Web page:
State Comptroller Micha Lindenstrauss submitted a sixchapter report to the
Knesset on Monday highlighting a string of failures in various government bodies
as well as in the Israel Police and the State Attorney’s Office.
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Lindenstrauss usually produces a single annual report in May, his office said
the State Comptroller published a second report this year because of an increase
in his office’s work.
The report identified and analyzed a wide range of
government activities and provided comprehensive critiques of their
shortcomings, as well as detailed recommendations on steps that should be taken
to rectify them.
Topics covered in the report include procedures carried
out by the police and the State Attorney’s Office to close criminal
investigation files deemed not to be in the public interest; the internal
workings of the Israel Bar Association; the Ministry of Environmental
Protection’s handling of stream rehabilitation; inter-ministerial special
committees; competition in the fuel markets; and a monitoring report into the
state of Rabbi Shimon Bar Yochai’s tomb at Mount Meron.
In one chapter,
the Israel Police and the State Attorney’s Office came under fire for closing “a
significant” proportion of criminal cases and choosing not to prosecute suspects
despite lacking a good basis for such a decision.
“Police misused their
authority to close cases due to a lack of public interest,” Lindenstrauss said
in the report.
The report criticized police for “closing cases without the proper authority”
and said that in some instance, officers “recommended closures in violation of
instructions by the attorney-general.”
Lindenstrauss criticized law
enforcement bodies for failing to prosecute cases involving drugs for self-use,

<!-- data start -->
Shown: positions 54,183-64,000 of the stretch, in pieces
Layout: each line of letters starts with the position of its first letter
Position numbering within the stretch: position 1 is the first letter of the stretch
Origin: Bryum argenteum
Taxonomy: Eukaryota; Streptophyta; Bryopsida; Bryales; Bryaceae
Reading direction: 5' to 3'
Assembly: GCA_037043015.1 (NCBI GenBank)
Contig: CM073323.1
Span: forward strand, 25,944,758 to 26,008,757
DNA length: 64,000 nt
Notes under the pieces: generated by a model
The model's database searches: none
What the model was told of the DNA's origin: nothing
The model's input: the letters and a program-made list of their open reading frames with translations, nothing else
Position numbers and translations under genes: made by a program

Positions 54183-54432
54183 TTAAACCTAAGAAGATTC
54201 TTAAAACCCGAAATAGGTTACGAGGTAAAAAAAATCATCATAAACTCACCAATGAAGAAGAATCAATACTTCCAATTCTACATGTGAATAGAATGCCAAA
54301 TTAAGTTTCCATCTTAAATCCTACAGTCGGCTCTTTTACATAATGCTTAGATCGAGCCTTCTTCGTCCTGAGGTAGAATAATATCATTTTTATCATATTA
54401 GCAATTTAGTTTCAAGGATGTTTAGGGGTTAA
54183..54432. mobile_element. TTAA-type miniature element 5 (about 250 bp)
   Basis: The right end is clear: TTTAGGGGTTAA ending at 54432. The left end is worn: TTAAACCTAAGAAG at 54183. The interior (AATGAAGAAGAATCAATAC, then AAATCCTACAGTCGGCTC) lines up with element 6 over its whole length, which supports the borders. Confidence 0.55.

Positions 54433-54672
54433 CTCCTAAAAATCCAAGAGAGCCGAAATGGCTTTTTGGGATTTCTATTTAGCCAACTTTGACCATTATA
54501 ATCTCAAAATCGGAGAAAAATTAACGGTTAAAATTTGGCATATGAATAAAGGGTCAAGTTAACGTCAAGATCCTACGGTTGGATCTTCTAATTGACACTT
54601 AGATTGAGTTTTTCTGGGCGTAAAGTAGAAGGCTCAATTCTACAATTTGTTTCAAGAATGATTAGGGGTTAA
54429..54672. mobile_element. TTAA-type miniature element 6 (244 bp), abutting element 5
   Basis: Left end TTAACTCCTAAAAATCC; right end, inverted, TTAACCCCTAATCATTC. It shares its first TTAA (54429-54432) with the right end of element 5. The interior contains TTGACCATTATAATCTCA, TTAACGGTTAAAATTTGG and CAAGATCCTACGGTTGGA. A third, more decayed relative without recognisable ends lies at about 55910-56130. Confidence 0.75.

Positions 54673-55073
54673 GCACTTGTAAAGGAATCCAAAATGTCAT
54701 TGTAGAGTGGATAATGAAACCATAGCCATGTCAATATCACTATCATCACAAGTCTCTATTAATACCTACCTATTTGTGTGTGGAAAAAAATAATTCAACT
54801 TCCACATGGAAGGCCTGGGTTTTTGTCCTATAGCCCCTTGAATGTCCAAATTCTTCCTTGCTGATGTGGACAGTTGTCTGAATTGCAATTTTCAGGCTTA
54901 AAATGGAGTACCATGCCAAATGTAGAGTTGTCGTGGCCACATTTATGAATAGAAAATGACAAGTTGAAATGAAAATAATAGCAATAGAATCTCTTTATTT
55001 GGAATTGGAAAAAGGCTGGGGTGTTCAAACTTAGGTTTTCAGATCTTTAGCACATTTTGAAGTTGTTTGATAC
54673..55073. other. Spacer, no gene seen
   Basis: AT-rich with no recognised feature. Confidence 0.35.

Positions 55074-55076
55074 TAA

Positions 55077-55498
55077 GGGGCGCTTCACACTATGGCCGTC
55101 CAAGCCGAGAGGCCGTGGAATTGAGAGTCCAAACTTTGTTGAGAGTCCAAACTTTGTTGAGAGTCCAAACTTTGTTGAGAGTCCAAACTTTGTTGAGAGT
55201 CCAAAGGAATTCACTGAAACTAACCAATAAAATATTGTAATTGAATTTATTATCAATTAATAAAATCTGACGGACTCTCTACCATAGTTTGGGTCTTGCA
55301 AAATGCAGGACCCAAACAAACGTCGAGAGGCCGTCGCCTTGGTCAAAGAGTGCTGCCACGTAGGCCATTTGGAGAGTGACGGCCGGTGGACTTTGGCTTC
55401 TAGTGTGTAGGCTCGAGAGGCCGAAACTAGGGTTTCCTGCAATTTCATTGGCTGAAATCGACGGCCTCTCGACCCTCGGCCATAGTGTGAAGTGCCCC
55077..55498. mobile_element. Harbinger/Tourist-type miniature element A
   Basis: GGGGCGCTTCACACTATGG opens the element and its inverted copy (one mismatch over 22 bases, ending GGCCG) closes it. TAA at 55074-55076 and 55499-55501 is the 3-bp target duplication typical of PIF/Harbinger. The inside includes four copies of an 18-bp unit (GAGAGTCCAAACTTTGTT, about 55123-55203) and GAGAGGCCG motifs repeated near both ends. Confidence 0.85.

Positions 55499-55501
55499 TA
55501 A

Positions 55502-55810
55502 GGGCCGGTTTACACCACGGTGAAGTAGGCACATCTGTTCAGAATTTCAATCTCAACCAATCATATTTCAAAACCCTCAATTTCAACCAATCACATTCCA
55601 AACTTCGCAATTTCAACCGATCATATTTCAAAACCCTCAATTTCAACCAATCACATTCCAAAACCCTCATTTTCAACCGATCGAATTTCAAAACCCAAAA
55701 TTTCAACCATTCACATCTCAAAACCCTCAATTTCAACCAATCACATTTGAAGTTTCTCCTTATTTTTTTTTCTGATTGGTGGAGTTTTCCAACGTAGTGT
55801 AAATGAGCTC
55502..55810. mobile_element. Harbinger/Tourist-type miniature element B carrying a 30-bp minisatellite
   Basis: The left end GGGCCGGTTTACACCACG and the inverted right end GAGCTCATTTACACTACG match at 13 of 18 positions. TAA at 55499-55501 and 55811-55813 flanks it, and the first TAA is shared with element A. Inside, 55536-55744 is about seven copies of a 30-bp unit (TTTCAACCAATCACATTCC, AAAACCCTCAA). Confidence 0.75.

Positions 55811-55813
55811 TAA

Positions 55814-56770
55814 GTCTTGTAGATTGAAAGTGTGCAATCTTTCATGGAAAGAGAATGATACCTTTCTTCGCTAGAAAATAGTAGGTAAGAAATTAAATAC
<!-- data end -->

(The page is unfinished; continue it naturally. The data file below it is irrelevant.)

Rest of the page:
as stipulated in legislation passed in 1985.
The report also called on
the Attorney-General’s Office and prosecutors to develop “a central, unified,
updated policy” to inform decision-makers when they should shut cases and when
to prosecute, particularly in cases involving street violence, road rage and
violence in nightclubs, offenses that Lindenstrauss said “influenced the quality
of public life.”
In a chapter on Environmental Protection Ministry
efforts to rehabilitate the country’s 31 major streams, Lindenstrauss
recommended that this task be given greater priority in view of the considerable
work still required.
The report also made a set of recommendations,
including the allocation of more funding and improvement of coordination with
In a chapter on the Israel Bar Association,
Lindenstrauss criticized the organization’s legal aid program, “Schar
The pro bono program, established in 2002, provides legal aid
to those on a low income and is meant to complement assistance provided by the
Justice Ministry’s Legal Aid Bureau.
The State Comptroller said the
program needed to do more after his audit found that while the number of
applicants for services had more than tripled between 2005 and 2009, to 4,000
from 1,200, the number of people actually receiving representation increased
just to 244 from 234 in the same period.
The report also included a
special chapter on inter-ministerial committees established by government